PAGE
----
4. Construct a pentagon in one of the circles so that one vertex touches the axis midpoint (Figure 4). (You can find methods of constructing a pentagon within a circle at many places on the internet, including Wikipedia’s page on “Pentagon.”)
In the process of doing this, your compass will become set to the length of a pentagon side.
5. Without changing the span of the compass, use it to draw a pentagon in the other circle (Figure 5).
6. Continue using the same span to draw a second pentagon in each circle, with one vertex touching the place where the axis exits the circle. You now have a 10 pointed star, or 10/2 star, in each circle (Figure 6).
7. Divide each circle in 20 sections by drawing lines from the rosette centre through every point of the 10/2 star, and through each of its 10 dimples. You now have a line meeting the circle every 18°. Be sure to extend, outside the circles, the first rays adjacent to the main axis until they intersect (Figure 7).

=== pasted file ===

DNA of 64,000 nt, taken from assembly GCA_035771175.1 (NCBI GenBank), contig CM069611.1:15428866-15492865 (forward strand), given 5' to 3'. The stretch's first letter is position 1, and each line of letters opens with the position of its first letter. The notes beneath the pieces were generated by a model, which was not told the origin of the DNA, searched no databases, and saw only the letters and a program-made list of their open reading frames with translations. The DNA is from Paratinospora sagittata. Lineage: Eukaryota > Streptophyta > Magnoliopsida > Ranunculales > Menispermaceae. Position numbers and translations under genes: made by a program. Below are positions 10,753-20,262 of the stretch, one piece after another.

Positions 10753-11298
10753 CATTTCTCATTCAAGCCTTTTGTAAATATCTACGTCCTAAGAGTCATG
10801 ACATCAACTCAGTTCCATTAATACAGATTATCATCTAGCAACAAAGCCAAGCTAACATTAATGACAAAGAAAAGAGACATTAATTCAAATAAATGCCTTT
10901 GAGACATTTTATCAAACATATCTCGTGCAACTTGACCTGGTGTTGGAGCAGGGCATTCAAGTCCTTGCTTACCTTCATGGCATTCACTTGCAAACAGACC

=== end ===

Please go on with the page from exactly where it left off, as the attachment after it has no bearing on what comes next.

8. Create a circle centred on this intersection, using a radius that will take it exactly to the main axis midpoint (Figure 8). This is the pentagram radius.
9. Note the point where the first 18° ray from one of your circles enters the pentagram circle (Figure 9). The radius of the rosette circle is the distance from the rosette centre to here. Draw a circle with this radius around each rosette centre.
You can even erase the initial circles you drew.
We’re now ready to extend the grid of master triangles, to locate other rosette centres and to put rosette circles around them. This occurs in the next three steps.
10. Using the appropriate rays from the two rosettes you’ve already sited, extend the grid of master triangles (Figure 10). Draw a rosette circle around each vertex, and construct the twenty evenly-spaced rays. Remember, you already know the rosette circle radius, and ray spacing can be copied from one of the other rosette circles. (E.g., place one leg of your compass on the point where one ray leaves the circle, and the other leg where the fourth next ray leaves the circle. Use this distance on a new circle to set up rays.)